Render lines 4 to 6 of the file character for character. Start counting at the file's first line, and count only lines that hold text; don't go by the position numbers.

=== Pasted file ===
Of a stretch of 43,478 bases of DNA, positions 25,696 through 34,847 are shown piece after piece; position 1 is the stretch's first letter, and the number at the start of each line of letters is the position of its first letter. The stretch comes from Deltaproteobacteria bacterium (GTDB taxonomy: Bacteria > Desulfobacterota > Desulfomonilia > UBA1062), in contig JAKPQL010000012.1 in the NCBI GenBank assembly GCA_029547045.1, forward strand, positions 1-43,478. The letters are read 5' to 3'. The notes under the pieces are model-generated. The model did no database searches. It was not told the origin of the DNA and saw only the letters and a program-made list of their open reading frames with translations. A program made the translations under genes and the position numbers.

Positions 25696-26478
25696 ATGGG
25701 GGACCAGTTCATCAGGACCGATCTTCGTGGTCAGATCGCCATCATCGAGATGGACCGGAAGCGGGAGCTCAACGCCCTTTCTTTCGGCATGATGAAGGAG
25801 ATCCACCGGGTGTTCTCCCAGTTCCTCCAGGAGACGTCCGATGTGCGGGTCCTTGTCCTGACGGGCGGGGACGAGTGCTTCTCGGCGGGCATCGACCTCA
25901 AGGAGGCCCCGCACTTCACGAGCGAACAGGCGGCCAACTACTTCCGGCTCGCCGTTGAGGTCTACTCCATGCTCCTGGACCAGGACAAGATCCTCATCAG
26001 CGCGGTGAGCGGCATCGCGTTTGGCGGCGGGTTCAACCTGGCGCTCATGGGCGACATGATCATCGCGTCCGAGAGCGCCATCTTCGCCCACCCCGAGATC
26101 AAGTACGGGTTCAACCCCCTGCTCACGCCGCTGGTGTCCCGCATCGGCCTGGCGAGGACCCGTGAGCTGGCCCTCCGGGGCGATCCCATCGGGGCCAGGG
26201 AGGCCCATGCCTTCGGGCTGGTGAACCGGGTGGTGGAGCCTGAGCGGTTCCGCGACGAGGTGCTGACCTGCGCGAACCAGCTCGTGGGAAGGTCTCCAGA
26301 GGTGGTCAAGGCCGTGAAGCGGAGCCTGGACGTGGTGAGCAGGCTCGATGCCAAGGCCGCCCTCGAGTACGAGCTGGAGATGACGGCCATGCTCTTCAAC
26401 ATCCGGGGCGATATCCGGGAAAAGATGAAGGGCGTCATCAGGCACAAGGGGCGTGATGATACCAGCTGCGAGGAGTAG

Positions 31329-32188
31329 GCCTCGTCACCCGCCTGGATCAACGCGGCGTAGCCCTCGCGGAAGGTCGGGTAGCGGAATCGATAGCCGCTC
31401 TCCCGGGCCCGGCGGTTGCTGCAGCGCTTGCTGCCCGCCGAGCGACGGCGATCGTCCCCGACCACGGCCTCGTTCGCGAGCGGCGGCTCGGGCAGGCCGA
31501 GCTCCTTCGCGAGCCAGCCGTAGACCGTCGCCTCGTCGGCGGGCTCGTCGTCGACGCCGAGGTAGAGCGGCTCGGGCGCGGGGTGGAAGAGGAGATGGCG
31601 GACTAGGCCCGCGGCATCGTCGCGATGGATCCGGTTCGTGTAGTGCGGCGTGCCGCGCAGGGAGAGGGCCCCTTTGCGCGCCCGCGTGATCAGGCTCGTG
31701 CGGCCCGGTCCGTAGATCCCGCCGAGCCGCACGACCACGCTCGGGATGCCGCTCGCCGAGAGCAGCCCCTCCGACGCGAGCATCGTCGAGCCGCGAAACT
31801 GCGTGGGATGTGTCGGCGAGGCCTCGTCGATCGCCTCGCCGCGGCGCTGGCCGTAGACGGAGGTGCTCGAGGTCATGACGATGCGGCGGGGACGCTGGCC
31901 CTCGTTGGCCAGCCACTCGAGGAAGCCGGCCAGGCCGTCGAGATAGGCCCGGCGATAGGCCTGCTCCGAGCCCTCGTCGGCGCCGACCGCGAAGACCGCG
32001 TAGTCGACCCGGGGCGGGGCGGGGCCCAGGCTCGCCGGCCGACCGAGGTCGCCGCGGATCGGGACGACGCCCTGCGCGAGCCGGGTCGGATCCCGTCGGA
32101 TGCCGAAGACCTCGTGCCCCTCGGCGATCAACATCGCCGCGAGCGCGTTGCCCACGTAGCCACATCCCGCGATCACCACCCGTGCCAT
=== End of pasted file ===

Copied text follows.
25701 GGACCAGTTCATCAGGACCGATCTTCGTGGTCAGATCGCCATCATCGAGATGGACCGGAAGCGGGAGCTCAACGCCCTTTCTTTCGGCATGATGAAGGAG
25801 ATCCACCGGGTGTTCTCCCAGTTCCTCCAGGAGACGTCCGATGTGCGGGTCCTTGTCCTGACGGGCGGGGACGAGTGCTTCTCGGCGGGCATCGACCTCA
25901 AGGAGGCCCCGCACTTCACGAGCGAACAGGCGGCCAACTACTTCCGGCTCGCCGTTGAGGTCTACTCCATGCTCCTGGACCAGGACAAGATCCTCATCAG